Bucket elevators can handle a wide range of free flowing materials with varying characteristics. Light, fragile, heavy, and abrasive materials can all be transferred using a bucket elevator. Examples of materials conveyed via bucket elevator include:

Bucket elevators are not recommended for use with material that is wet, sticky, or has a sludge consistency. These types of materials tend to create discharge issues, with build-up being a common problem.

After building custom bucket elevators for more than 65 years, FEECOs bucket elevators are able to meet even the toughest of challenges. Whether a customer is looking to transport a dry, dusty material or a heavier, more challenging product, FEECO can custom engineer a bucket elevator solution to meet the needs of any bulk material handling application. For more information on bucket elevators or other material handling equipment, contact us today!

12 common bucket elevator troubleshooting | m&c

12 common bucket elevator troubleshooting | m&c

As a kind of conveying equipment with simple structure, low maintenance cost and high conveying efficiency, bucket elevator is widely used in food, medical, chemical and mining industries, and plays an increasingly important role.

In the actual conveying operation, the efficiency of bucket elevator is affected by the problems of slipping, deviation, tearing, returning, low production and abnormal noise. In this article, we will tell 12 types of troubles and solutions of bucket elevator, to help you produce efficiently!

Reduce the amount of material feeding, and strive to feed evenly, if after reducing the amount of feeding, still can not improve skidding, it may be that too much material is accumulated in the machine or the hopper is stuck by foreign bodies.

1. When lifting different materials, the speed of bucket is different: when lifting dry powder and granule, the speed is about 1-2 m/s; when lifting bulk material, the speed is 0.4-0.6 m/s; when lifting wet powder and granule, the speed is 0.6~0.8m/s.

If the bucket runs too fast, the material will be unloaded ahead of time, resulting in material return. According to the lifting material, the speed of the bucket should be reduced appropriately to avoid material return.

The hopper is the bearing component of the hoist, which has higher requirements for its materials, so the materials with good strength should be selected as far as possible during installation. The general hopper is made of ordinary steel plate or galvanized sheet welded or stamped.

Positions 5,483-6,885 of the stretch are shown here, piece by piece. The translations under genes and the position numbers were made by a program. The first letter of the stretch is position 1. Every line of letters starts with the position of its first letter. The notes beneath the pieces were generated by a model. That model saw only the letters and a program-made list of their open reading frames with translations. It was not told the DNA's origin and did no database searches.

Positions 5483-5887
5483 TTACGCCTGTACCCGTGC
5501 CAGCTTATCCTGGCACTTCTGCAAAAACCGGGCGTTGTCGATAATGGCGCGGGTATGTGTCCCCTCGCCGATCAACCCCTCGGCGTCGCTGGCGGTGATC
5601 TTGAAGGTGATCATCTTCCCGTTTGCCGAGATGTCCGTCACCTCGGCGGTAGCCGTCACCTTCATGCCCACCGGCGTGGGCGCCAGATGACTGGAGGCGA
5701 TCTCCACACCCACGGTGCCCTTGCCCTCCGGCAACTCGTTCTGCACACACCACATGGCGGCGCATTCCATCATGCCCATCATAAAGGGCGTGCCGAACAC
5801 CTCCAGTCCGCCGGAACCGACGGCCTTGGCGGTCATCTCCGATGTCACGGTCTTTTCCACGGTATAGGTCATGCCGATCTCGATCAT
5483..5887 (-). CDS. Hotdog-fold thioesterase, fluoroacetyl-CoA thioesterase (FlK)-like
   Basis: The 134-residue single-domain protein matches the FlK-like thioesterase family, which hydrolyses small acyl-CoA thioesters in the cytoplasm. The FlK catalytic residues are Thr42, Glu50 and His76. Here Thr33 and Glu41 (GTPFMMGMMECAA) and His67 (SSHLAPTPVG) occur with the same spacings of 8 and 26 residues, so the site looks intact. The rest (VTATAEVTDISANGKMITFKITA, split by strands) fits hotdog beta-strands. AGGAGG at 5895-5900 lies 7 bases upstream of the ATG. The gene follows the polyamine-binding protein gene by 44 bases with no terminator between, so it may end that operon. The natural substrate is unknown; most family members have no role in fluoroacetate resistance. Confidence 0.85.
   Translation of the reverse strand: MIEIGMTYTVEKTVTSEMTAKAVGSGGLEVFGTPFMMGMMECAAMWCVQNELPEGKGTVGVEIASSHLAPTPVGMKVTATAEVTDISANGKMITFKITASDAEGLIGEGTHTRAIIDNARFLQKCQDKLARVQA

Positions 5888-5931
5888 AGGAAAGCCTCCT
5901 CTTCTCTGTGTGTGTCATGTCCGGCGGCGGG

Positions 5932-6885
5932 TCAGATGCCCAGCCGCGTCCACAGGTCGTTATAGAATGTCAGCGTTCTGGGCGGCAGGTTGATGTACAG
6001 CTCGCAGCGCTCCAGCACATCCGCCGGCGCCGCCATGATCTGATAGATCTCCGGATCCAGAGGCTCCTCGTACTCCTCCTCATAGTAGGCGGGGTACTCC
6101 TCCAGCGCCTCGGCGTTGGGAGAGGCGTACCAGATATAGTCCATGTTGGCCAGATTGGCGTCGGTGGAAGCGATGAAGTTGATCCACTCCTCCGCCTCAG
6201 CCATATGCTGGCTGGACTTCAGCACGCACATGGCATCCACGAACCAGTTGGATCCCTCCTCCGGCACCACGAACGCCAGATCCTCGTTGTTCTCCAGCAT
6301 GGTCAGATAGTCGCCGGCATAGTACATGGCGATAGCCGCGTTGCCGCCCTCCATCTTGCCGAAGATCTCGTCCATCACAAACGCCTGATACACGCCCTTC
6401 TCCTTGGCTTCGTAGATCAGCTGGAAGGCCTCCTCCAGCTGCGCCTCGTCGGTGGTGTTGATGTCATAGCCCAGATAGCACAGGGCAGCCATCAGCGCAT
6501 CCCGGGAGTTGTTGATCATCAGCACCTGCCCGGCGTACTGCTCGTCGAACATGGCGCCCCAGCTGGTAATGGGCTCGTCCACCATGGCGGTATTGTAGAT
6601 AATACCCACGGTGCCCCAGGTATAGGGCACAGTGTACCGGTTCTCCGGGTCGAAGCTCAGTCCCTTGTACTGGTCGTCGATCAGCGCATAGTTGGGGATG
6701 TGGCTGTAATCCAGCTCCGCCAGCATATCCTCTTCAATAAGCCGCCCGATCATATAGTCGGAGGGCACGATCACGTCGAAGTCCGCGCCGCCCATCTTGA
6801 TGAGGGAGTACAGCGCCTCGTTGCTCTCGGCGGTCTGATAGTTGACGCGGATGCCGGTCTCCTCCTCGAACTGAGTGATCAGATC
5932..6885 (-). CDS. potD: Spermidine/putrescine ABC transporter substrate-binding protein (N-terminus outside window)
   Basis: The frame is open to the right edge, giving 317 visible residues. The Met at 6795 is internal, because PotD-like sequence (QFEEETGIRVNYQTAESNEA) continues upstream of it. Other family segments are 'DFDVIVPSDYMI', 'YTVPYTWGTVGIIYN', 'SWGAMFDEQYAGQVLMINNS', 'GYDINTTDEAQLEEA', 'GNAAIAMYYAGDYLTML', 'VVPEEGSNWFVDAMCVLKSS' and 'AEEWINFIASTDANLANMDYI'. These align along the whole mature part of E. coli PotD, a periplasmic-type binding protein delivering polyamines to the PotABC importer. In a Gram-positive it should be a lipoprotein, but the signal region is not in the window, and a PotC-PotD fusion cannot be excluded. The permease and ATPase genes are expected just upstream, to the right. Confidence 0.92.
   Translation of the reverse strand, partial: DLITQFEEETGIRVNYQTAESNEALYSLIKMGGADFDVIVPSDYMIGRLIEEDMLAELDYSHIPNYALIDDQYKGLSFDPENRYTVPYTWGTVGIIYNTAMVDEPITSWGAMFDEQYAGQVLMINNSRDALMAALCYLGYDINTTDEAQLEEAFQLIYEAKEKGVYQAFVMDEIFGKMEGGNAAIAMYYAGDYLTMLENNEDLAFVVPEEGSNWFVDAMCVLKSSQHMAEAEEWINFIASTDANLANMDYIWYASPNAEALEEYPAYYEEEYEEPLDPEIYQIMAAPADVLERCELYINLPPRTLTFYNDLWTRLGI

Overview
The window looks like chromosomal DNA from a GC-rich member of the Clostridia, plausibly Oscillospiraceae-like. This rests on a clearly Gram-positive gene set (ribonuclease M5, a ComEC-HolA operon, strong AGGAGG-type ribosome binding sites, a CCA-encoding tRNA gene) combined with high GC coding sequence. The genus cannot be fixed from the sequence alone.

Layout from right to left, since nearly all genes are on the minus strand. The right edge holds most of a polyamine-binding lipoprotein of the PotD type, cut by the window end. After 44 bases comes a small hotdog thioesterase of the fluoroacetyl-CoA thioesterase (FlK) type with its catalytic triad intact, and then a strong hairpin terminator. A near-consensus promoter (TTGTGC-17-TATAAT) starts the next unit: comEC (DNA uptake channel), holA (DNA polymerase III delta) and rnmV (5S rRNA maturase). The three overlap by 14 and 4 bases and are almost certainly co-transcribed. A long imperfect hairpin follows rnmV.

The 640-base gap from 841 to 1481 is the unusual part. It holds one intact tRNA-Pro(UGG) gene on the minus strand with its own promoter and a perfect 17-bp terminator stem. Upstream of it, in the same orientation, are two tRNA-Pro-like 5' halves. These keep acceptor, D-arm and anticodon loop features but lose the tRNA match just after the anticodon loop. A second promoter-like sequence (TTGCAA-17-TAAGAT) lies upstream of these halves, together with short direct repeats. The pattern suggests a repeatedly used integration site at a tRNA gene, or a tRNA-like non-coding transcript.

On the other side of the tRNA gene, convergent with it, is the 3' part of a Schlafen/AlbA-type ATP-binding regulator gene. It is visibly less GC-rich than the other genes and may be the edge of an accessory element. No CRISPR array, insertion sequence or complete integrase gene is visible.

The solution is to increase the air outlet, that is, to set up the air outlet above the discharge pipe of the elevator head, and the outlet pipe leads directly to the atmosphere to reduce the dust concentration in the head so that it can not produce powder explosion.

bucket elevators: 5 factors to consider for trouble-free feeding and o

bucket elevators: 5 factors to consider for trouble-free feeding and o

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An aspect often overlooked with continuous bucket elevators is the need to consider how material is fed into the unit. As an equipment type, bucket elevators require a controlled infeed of material to operate effectively. Failing to consider how material will be presented to the conveyor can result in lost throughput, product degradation, and equipment damage and downtime.

Bucket elevators can receive material from a variety of upstream process equipment, including mixers, blenders, dryers, pastillators, etc. Irrespective of the equipment type, it is critical to evaluate how the flow of material will be regulated as it enters the elevator infeed. To perform effectively, bucket elevators require a uniform and consistent rate of feed.

In some installations, the need for a regulated flow of material into the elevator is overlooked entirely. For example, we have seen installations where a bucket elevator was being fed directly from a bulk bag (FIBC) discharger without the use of any control device to regulate the flow of incoming material. Feeding an elevator with an unregulated flow of material can result in the following:

To avoid these problems, it is necessary to use an appropriate control or metering device, such as a vibratory or rotary valve feeder, to ensure a regulated flow of material into the elevator. The choice of which type of control device to use depends largely upon the application which the elevator is servicing.

Vibratory feeders use vibration to feed material into the bucket elevator. The amplitude and frequency of vibration, together with the feeders angle of deflection, serve to move a regulated amount of material into the elevator.

Vibratory feeders work well for many material types, especially those that are characterized as fragile or difficult-to-handle. Unlike rotary valve feeders, the design of vibratory feeders allows for a controlled flow rate without any degradation of the material moving through the feeder. Given their ability to control the flow rate with no material degradation, vibratory feeders are a preferred choice in high-care applications where product degradation must be avoided.